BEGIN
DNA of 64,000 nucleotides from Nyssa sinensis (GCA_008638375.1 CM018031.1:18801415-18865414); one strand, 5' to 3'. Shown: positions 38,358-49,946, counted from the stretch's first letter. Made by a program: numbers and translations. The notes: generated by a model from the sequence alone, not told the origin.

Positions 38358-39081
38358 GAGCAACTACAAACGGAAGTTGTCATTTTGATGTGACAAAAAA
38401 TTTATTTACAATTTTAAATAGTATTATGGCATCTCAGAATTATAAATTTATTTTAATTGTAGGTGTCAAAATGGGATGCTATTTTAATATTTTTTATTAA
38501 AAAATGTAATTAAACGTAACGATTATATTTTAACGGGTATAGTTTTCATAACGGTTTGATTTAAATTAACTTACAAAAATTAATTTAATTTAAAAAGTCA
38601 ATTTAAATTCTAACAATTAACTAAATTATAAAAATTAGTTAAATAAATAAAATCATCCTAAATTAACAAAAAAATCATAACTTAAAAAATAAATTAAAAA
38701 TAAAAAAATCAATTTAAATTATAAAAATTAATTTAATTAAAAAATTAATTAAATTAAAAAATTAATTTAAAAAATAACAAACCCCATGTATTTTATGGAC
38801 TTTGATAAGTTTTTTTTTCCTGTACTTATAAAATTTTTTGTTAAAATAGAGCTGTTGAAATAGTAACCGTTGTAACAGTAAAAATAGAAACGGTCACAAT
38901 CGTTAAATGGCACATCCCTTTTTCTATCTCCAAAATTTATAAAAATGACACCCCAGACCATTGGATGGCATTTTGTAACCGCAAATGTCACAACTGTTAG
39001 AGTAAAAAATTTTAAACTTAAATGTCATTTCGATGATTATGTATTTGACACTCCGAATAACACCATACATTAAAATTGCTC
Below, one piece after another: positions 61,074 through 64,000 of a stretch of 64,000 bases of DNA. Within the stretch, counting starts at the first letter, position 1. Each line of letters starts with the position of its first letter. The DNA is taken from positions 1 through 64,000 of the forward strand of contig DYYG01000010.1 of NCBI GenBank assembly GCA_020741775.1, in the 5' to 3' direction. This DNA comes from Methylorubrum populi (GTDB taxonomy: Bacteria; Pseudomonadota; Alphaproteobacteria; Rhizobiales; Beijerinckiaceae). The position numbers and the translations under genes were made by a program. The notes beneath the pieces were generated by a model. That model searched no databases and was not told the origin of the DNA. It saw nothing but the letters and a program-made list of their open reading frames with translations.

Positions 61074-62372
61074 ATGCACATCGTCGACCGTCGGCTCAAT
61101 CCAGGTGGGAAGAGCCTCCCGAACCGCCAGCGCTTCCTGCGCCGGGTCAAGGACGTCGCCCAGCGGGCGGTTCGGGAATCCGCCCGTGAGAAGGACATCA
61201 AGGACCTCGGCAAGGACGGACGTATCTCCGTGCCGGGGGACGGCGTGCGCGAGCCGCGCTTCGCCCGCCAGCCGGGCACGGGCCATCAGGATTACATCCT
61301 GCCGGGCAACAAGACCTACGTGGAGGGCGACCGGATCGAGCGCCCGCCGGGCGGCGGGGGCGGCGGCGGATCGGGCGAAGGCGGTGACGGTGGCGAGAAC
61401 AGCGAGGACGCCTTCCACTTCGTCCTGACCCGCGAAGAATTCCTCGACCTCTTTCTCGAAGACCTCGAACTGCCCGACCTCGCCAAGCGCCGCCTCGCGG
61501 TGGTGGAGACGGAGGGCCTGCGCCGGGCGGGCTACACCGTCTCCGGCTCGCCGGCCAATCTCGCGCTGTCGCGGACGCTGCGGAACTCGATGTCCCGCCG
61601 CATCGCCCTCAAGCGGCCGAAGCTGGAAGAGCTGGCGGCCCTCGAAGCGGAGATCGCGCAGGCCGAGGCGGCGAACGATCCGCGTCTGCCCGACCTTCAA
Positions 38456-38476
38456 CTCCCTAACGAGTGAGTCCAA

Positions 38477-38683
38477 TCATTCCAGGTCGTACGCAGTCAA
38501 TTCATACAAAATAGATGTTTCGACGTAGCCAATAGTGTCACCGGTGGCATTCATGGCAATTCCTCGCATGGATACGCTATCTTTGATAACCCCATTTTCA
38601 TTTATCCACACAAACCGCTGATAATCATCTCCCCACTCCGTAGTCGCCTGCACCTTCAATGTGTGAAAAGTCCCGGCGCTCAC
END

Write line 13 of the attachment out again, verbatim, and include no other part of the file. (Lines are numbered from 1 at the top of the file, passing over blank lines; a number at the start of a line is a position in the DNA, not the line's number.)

61074 ATGCACATCGTCGACCGTCGGCTCAAT